"EACH HONEST CALLING, each walk of life," James Bryant Conant once wrote, "has its own elite, its own aristocracy, based on excellence of performance." In the calling of diplomacy, David Bruce, who died Monday morning at the age of 79, was very nearly the embodiment of that aristocracy. He was, as Trollope said of Plantagenet Palliser, "a perfect gentleman." That is to say that he was, in the strict dictionary sense, "a man of good breeding, education and manners . . . civilized . . . sensitive . . . a man of independent income who does not work for a living." But that's only to begin with; it doesn't really describe the man, and still less his extraordinary career of public service. It is true that David Bruce did not need to work for a liging. And so, while he was from time to time a lawyer, a tobacco farmer, a banker and a business broker with eclectic interests (sugar plantations, race tracks, newspapers, parachute-manufacture, oil and a project for de-nicotinizing cigarettes), he worked almost all of his life for his country.

It began the day he left Princeton in 1917 as a sophomore at age 19 to enlist as a private in the U.S. Army in World War I, and it ended last year when he resigned from his post as American ambassador to the North Atlantic Treaty Organization - at the age of 78. And in between? There is no way to convey a sense of David Bruce's service in those intervening years without at least some brief resume: Chief of the Office of Strategic Services in Europe in World War II, Assistant Secretary of Commerce, administrator of the Marshall Plan for France, ambassador to France, Undersecretary of State, ambassador to West Germany, ambassador to Great Britain, and the head of the first U.S. liason office in Peking in 1973. And that's not complete: It doesn't, for example, take into account elective office: Mr. Bruce was a member at different times during his career of both the Maryland and Virginia Houses of Delegates.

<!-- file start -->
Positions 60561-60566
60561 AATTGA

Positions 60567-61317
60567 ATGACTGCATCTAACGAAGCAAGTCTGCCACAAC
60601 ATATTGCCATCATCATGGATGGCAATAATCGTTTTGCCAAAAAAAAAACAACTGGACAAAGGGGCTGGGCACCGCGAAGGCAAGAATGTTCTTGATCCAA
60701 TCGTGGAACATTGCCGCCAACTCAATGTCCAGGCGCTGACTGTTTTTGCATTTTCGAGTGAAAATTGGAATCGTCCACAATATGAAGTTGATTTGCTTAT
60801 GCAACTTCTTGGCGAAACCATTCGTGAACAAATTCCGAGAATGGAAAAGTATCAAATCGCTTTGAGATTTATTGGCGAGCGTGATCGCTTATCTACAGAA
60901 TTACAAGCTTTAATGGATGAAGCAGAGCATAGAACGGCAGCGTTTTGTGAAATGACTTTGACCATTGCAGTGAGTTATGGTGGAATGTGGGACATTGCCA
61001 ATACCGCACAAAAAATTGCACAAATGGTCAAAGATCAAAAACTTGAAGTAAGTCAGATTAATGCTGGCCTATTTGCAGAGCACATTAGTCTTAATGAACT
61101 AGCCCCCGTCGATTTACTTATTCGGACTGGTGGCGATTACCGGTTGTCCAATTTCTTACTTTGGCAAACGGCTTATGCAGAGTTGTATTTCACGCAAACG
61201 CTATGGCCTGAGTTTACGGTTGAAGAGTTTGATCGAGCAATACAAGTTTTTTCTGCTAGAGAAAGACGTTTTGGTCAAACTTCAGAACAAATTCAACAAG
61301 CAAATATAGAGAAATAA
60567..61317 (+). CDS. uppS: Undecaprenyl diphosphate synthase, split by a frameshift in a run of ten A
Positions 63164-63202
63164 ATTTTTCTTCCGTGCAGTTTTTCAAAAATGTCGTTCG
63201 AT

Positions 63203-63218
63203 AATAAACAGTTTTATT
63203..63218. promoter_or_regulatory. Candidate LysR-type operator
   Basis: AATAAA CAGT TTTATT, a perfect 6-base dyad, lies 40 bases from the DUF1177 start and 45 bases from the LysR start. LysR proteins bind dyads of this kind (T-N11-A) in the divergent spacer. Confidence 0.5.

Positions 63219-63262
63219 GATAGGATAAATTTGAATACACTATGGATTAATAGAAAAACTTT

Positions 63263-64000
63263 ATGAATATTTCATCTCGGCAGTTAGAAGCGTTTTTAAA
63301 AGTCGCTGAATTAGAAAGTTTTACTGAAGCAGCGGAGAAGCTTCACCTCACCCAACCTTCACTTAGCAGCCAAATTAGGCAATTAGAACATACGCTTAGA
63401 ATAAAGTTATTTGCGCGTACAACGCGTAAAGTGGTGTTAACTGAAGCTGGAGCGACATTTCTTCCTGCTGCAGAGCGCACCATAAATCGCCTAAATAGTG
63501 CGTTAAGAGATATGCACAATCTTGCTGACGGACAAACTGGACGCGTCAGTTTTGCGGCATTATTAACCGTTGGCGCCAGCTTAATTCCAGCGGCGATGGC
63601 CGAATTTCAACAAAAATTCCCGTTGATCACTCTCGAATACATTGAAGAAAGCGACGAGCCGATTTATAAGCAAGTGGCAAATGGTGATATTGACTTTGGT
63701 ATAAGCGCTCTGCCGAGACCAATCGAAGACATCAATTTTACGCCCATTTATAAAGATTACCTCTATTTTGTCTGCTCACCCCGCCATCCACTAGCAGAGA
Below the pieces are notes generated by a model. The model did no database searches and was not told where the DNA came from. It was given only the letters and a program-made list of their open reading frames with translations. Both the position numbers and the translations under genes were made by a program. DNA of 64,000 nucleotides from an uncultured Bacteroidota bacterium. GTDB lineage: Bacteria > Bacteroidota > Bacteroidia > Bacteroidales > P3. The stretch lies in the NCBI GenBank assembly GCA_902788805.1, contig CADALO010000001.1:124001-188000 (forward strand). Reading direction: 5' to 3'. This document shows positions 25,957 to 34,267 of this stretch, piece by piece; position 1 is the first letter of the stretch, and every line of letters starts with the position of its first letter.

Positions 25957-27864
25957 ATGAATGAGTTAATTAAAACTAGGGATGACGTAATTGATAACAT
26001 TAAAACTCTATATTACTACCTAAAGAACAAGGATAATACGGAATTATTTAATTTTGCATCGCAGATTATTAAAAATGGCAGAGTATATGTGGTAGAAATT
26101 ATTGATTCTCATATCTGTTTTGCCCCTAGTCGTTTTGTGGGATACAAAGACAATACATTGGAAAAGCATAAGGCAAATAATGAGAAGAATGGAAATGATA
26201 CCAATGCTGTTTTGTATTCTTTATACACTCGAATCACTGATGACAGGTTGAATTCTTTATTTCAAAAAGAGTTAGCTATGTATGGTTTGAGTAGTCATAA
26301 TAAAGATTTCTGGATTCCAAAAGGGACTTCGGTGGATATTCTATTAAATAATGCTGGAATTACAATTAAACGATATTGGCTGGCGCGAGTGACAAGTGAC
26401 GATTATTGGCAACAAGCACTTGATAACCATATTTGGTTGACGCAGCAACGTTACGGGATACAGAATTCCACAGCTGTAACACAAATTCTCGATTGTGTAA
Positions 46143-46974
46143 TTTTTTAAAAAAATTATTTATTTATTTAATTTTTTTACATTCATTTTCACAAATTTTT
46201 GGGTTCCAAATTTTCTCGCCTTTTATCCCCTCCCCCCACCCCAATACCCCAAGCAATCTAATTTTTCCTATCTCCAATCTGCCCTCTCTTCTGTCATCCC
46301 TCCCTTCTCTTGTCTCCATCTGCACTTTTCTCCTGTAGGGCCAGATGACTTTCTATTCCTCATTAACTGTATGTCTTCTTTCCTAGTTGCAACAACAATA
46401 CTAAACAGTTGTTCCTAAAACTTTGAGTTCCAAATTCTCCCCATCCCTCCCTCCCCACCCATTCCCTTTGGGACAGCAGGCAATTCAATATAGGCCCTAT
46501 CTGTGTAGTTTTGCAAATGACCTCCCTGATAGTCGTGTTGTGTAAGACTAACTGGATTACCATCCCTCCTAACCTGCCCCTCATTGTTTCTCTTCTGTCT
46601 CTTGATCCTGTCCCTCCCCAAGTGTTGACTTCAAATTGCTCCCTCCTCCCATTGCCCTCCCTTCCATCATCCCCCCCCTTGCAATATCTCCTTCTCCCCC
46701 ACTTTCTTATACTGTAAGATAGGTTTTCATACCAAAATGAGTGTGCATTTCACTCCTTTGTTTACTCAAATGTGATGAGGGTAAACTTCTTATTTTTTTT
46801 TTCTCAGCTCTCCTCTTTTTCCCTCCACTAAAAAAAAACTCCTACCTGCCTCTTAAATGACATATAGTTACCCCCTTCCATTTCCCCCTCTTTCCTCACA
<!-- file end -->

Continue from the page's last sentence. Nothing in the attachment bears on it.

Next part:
The defeats and disappointments can be dealt with quickly - the triumphs take longer. There was the unrewarding 16-month tour as the U.S. representative to the Vietnam peace talks in Paris, beginning in 1970, when there was not much disposition on either side to compromise. And there was the shattering of a cherished dream when the French refused to ratify the European Defense Community for which he had labored hard as the American "observer" on an interim committee set up to advance this critical move toward European unity. For such unity as the Europeans have achieved, however, David Bruce deserves large credit. "It was Bruce who first singled out the Schuman Plan - the first realization of European unity - as a vital new idea, and mobilized American diplomacy to support it," wrote Theodore H. White in 1954.

As for the other triumphs, they were mostly quiet and difficult to measure, for they took the form of nothing more spectacular than the consistently effective, professional practice of diplomacy. David Bruce was not an ideologue. He was more often the engineer than the inventor of policy - he made things work. "Diplomacy is the management of international relations by negotiation," he once said. "It is not a system of moral philosophy." For him, the key to it was "the application of intelligence and tact," which he possessed in abundance. Most who knew him would add uncommon charm, intellectual curiosity, cultivation, consideration, patience - and toughness of mind.

In "A Thousand Days," Arther M. Schlesinger Jr. speaks of the "great confidence" that President Kennedy had in David Bruce's "steadiness of judgment." That's what it came down to, with six Presidents of both parties, over a span of more than 30 years. And that is why his country is so heavily in his debt.